BANKS 2° SCORECARD 2018
In December 2015 nearly 200 nations signed the Paris Agreement to limit global warming to well below 2°C, compared with pre-industrial levels.
Since then, the world has recorded its three hottest years. Half the Great Barrier Reef corals died in back-to-back mass bleaching events. Globally, several major cities are on the brink of running out of water. And the concentration of CO2 in our atmosphere has accelerated.
Australia’s ‘big four’ banks – ANZ, CommBank, NAB and Westpac – have all publicly championed the 2°C limit since Paris, promising to support the transition to a low carbon economy.
Yet three years on, our 2ºC Scorecard reveals they have together loaned $21 billion to the dirty coal, oil and gas industry. Worse still, these loans include a 50% spike in new climate-wrecking fossil fuel projects that have no place in any serious plan to keep temperatures well below 2°C.
Are you with one of the Big Four banks? Click below to tell them they must meet their 2°C commitments.
2° means no new fossil fuels – without exception
The 2°C warming limit gives us a very strict carbon budget to work within: around 80% all the world’s known fossil fuel reserves must stay underground to give us a fighting chance of meeting the Paris Agreement. So if we can’t even burn all the carbon currently claimed by fossil fuel companies, new projects will most certainly bust our climate goals.
Studies into the carbon budget add up to paint a very clear picture: 2°C leaves no room for new fossil fuel exploration, production, transport or combustion projects. Our banks must stop financing these activities if their own commitments to support the 2°C limit are to be taken seriously.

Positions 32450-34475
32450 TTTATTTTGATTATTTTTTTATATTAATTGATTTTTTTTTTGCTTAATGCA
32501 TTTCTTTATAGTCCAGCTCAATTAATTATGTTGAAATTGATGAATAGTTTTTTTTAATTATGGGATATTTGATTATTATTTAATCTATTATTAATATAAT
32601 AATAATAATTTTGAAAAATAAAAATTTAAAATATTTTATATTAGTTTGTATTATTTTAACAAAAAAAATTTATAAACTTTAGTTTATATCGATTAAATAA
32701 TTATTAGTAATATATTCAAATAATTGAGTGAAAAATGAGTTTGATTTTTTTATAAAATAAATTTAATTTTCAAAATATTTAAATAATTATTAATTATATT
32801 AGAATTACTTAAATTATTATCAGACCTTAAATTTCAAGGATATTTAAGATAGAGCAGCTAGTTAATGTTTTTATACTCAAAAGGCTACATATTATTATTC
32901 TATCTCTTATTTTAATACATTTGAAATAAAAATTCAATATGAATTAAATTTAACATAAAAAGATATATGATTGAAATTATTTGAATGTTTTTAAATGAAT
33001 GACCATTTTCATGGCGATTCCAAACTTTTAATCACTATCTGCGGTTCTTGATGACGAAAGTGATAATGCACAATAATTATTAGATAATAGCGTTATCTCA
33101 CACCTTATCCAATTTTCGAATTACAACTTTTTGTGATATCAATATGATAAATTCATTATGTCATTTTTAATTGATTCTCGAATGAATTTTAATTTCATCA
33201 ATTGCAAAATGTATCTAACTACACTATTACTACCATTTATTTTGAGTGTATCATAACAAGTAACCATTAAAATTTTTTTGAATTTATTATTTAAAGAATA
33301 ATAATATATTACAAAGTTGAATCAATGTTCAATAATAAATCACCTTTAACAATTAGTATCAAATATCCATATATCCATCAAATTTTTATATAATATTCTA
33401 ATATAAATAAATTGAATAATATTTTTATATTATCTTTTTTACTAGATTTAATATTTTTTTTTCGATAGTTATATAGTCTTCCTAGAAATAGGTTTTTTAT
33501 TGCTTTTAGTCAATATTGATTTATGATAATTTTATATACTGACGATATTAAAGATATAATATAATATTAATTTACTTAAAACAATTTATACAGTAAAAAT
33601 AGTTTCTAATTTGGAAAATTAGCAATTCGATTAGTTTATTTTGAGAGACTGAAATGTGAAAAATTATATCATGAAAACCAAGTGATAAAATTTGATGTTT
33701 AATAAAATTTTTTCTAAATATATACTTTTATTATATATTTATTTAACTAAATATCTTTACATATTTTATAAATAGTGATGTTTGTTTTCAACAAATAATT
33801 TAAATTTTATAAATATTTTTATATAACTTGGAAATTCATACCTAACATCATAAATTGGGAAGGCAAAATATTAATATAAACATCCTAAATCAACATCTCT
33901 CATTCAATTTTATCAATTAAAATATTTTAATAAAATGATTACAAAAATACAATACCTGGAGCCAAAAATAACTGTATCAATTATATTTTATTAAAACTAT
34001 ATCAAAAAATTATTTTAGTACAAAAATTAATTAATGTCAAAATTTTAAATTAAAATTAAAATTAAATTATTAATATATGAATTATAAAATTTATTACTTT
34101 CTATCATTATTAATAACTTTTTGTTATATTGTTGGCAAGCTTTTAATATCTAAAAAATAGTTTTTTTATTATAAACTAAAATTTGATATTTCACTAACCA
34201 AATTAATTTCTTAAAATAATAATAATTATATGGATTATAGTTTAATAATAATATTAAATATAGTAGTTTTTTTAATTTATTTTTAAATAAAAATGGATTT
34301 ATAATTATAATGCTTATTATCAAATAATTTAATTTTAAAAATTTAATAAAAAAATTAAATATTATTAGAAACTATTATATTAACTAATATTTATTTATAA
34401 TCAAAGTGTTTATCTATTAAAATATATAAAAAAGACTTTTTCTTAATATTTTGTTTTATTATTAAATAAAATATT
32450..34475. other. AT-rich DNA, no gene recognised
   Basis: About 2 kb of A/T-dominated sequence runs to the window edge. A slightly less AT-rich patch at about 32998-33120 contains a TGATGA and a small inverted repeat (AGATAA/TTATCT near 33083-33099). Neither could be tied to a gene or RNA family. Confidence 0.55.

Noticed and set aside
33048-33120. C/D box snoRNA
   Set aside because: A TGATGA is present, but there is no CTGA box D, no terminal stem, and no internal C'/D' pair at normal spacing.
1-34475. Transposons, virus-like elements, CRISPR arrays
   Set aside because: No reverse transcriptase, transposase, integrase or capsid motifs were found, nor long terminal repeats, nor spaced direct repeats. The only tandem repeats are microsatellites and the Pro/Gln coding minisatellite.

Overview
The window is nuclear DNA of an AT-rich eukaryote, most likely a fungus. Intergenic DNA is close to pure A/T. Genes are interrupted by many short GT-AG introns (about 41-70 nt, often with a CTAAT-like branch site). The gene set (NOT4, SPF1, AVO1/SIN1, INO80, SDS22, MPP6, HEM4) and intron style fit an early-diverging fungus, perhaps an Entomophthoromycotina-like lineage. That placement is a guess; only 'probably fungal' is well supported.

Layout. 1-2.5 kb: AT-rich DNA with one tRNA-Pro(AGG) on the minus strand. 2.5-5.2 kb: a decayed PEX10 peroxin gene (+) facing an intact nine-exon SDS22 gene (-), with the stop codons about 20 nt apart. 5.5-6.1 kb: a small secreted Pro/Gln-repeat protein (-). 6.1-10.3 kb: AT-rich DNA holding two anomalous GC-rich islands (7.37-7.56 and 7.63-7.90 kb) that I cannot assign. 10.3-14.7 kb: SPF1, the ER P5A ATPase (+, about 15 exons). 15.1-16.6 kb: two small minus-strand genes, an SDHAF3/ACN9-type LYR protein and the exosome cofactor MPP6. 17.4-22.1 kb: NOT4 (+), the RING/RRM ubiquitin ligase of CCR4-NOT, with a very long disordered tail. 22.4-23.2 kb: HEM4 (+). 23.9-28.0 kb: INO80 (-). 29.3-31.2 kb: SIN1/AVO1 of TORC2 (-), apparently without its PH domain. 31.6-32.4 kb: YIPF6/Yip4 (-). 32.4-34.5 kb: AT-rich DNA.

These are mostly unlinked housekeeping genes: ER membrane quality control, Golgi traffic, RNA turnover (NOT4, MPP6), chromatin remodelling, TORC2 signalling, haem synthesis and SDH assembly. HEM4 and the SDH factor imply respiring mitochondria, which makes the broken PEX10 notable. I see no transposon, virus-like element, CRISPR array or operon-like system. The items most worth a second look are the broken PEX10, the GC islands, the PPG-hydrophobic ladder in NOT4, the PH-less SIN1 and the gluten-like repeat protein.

“If the 2°C target is to be taken seriously, then current and future [fossil fuel] assets will have to be written off before the end of their economically useful life”
Big banks still financing new fossil fuels
The big banks’ continued financing of new fossil fuel projects is clear proof they are flouting their climate commitments. Below are some examples of their lending since the Paris deal was signed – all of them blatantly inconsistent with 2°C.
Oil Search expansion plans
In June 2017, some 18 months after Paris, Australia’s big four banks each contributed $73 million to a refinancing deal for Oil Search. The loan was to cover capital expenditure and equity commitments for project financing, among other purposes, allowing Oil Search to use the money to fund their plans to explore and develop new fossil fuel reserves. A Carbon Tracker study warned that 50-60% of Oil Search’s projected capital expenditure in 2017 was out of step with the 2°C warming limit.
Oil Search’s gas expansion plans are out of line with 2°C, but still attracted almost $300m in finance from the big four banks.
Photo credit: Damian Baker.
Sabine Pass LNG Terminal
CommBank’s loan helped this massive LNG project in Louisiana, USA get off the ground. Likely to add over 1,600Mt of CO2 to the atmosphere over its lifetime, the Sabine Pass project is about the clearest example of a project that is completely inconsistent with keeping global warming below 2°C.
Ichthys LNG Terminal, Australia
Quite how ANZ and Westpac can square their loans since late 2015 to Ichthys, one of the world’s largest and most expensive LNG mega-projects, with their 2ºC commitment is baffling. Located in the Timor Sea 220 kms off Western Australia’s coast, the $40billion project is expected to facilitate 1.13 billion tonnes of CO2 emissions, 280 mt of which will come from its own site. This is more than Australia’s entire emissions abatement target for 2021-2030.
InterOil Elk-Antelope fields
In April 2016, Westpac and ANZ contributed to a refinancing deal for InterOil, with the money earmarked to develop one of Asia’s largest undeveloped gas fields, Elk-Antelope in Papua New Guinea. The fields will provide gas for a new LNG facility, locking in decades of highly greenhouse gas-intensive LNG production.
Johan Sverdup Oil field
The Johan Sverdrup field is one of the largest oil discoveries ever made on the Norwegian continental shelf. It will “prolong the life of the Norwegian oil industry by several decades” according to Lundin Petroleum. ANZ and CommBank financed Lundin’s ownership stake.